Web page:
Encrypted email provider ProtonMail has officially launched its new calendar in public beta. The move is part of the Swiss company’s broader push to offer privacy-focused alternatives to Google’s key products.
ProtonMail has been talking about its plans to launch an encrypted calendar for a while. But starting from today, all ProtonMail users on a paid plan will be able to access ProtonCalendar, and it will be opened to everyone when it exits beta in 2020.
By way of a brief recap, ProtonMail was founded out of Geneva, Switzerland in 2013 by Andy Yen, Jason Stockman, and Wei Sun — academic researchers working on particle physics projects at CERN. ProtonMail promises users full privacy via client-side encryption, which means nobody can intercept and read their emails. ProtonMail has increasingly positioned itself as the antithesis of Gmail, insofar as Google has the ability to scan the content of users’ emails to help personalize other products in the Google product lineup.
ProtonCalendar isn’t the first new product to emerge from ProtonMail — it has previously launched a VPN service — but it signals the start of a suite of new offerings that will include a cloud storage service to rival Google Drive and office software similar to Google Docs.
“Our goal is to create and make widely accessible online products [that] serve users instead of exploiting them,” said ProtonMail CEO Andy Yen.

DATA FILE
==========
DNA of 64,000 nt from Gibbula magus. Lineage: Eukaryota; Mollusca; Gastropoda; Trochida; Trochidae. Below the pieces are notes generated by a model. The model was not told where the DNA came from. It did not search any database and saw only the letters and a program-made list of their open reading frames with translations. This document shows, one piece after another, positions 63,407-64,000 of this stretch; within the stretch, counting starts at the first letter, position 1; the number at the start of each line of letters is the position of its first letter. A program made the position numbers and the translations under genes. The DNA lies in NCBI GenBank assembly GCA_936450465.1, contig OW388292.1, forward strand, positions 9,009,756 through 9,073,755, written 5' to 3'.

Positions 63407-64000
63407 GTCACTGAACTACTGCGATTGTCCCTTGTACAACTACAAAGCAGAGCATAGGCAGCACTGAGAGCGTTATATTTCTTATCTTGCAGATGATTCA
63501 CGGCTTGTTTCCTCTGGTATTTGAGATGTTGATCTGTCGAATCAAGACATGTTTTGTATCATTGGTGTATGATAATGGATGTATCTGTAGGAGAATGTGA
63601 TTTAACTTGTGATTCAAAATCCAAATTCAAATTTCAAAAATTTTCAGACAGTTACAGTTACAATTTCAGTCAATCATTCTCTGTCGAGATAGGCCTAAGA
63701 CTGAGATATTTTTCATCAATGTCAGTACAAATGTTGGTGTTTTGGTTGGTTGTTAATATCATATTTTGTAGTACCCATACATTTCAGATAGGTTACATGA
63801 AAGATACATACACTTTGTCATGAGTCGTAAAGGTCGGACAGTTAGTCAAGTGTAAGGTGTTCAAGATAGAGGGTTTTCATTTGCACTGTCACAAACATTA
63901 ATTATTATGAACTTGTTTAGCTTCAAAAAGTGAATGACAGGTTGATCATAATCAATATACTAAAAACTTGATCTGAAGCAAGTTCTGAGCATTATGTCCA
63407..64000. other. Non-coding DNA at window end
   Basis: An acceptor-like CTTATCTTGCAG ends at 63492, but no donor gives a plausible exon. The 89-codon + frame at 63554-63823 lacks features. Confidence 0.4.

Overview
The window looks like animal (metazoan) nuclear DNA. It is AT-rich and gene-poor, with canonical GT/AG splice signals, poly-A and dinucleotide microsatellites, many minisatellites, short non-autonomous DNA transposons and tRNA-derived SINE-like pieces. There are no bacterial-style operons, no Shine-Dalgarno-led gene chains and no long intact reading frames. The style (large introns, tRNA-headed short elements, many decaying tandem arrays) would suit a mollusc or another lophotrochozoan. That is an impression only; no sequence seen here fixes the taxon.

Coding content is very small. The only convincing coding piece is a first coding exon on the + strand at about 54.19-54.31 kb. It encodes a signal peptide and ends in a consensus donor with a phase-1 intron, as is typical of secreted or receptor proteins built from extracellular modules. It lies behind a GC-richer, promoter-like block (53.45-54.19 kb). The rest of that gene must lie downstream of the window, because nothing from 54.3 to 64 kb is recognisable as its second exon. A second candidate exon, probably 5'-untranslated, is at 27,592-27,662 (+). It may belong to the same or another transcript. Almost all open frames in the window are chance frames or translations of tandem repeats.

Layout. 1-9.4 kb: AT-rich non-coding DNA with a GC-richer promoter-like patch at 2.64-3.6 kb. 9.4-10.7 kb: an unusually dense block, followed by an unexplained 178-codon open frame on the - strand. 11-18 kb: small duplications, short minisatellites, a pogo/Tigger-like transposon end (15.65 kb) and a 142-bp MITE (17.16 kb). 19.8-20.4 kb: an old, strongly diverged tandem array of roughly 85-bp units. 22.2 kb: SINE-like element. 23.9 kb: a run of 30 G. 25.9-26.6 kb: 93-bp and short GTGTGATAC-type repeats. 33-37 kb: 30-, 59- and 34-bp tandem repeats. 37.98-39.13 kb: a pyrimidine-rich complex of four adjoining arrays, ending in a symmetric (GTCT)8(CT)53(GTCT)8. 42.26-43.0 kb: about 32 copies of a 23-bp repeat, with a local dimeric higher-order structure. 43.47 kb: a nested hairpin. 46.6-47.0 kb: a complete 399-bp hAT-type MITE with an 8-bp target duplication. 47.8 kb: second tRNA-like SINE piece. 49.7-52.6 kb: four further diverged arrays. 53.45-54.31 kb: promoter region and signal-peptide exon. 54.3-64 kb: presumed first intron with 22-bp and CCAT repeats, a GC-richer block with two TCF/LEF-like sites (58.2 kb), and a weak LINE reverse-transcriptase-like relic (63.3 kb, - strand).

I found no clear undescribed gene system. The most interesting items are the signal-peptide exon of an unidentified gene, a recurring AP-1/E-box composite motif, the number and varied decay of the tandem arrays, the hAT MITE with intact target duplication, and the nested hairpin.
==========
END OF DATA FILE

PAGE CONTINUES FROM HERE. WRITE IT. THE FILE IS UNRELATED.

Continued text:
From emails to calendar
ProtonMail hasn’t set out to reinvent the wheel in terms of the features and format of ProtonCalendar. It sports a clean interface with views by month and day, color-coded event types, and so on. It is also tied to a user’s ProtonMail email account.
Above: ProtonCalendar: Month view
Above: ProtonCalendar: Editing an entry
Above: ProtonCalendar: Color-coded entries
Where ProtonMail is really looking to differentiate itself is by putting privacy at the heart of ProtonCalendar — the company said it encrypts event title, description, location, and participants so neither third parties nor ProtonMail itself can peruse the contents of calendar entries.
ProtonCalendar also speaks to ProtonMail’s ambitions in the business realm — the company doesn’t yet offer a full-fledged enterprise product, but it does market a Professional subscription tier that offers some features and functionality aimed at businesses. Any company enticed by encrypted email will also likely be interested in similar privacy-focused products, including calendars, cloud storage, and documents.
Moreover, public trust in “big tech” is at an all-time low, due in large part to the countless data breaches, abuses, and scandals that have emerged in recent years, which may put ProtonMail in a strong position. In fact, it has been profitable for some time already and has garnered roughly 20 million users since its launch back in 2014.
“Like ProtonMail, ProtonCalendar is engineered to put user privacy first, and in that respect we are the polar opposite of Google,” Yen added. “With the launch of ProtonCalendar beta, we move one step closer to providing a full suite of services [that] can replace Google for users who want more control over their data.”
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